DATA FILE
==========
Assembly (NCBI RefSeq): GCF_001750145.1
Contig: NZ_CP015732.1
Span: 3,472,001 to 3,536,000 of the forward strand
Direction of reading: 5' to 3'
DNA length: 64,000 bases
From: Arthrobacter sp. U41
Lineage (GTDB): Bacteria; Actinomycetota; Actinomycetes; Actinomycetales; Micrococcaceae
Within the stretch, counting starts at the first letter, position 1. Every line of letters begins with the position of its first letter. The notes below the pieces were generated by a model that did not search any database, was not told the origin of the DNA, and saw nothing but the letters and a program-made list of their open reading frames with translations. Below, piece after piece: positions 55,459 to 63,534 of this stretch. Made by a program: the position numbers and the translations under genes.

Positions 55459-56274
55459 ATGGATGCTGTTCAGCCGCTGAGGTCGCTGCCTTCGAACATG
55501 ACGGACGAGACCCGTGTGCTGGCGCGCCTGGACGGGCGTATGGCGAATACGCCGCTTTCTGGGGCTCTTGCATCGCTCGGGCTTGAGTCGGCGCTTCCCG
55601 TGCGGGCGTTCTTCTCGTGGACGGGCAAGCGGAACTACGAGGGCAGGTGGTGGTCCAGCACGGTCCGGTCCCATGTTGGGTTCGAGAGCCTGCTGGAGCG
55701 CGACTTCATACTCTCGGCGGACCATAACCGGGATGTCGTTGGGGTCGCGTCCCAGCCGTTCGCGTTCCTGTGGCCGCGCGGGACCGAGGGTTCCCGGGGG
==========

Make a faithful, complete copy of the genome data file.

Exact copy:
Assembly (NCBI RefSeq): GCF_001750145.1
Contig: NZ_CP015732.1
Span: 3,472,001 to 3,536,000 of the forward strand
Direction of reading: 5' to 3'
DNA length: 64,000 bases
From: Arthrobacter sp. U41
Lineage (GTDB): Bacteria; Actinomycetota; Actinomycetes; Actinomycetales; Micrococcaceae
Within the stretch, counting starts at the first letter, position 1. Every line of letters begins with the position of its first letter. The notes below the pieces were generated by a model that did not search any database, was not told the origin of the DNA, and saw nothing but the letters and a program-made list of their open reading frames with translations. Below, piece after piece: positions 55,459 to 63,534 of this stretch. Made by a program: the position numbers and the translations under genes.

Positions 55459-56274
55459 ATGGATGCTGTTCAGCCGCTGAGGTCGCTGCCTTCGAACATG
55501 ACGGACGAGACCCGTGTGCTGGCGCGCCTGGACGGGCGTATGGCGAATACGCCGCTTTCTGGGGCTCTTGCATCGCTCGGGCTTGAGTCGGCGCTTCCCG
55601 TGCGGGCGTTCTTCTCGTGGACGGGCAAGCGGAACTACGAGGGCAGGTGGTGGTCCAGCACGGTCCGGTCCCATGTTGGGTTCGAGAGCCTGCTGGAGCG
55701 CGACTTCATACTCTCGGCGGACCATAACCGGGATGTCGTTGGGGTCGCGTCCCAGCCGTTCGCGTTCCTGTGGCCGCGCGGGACCGAGGGTTCCCGGGGG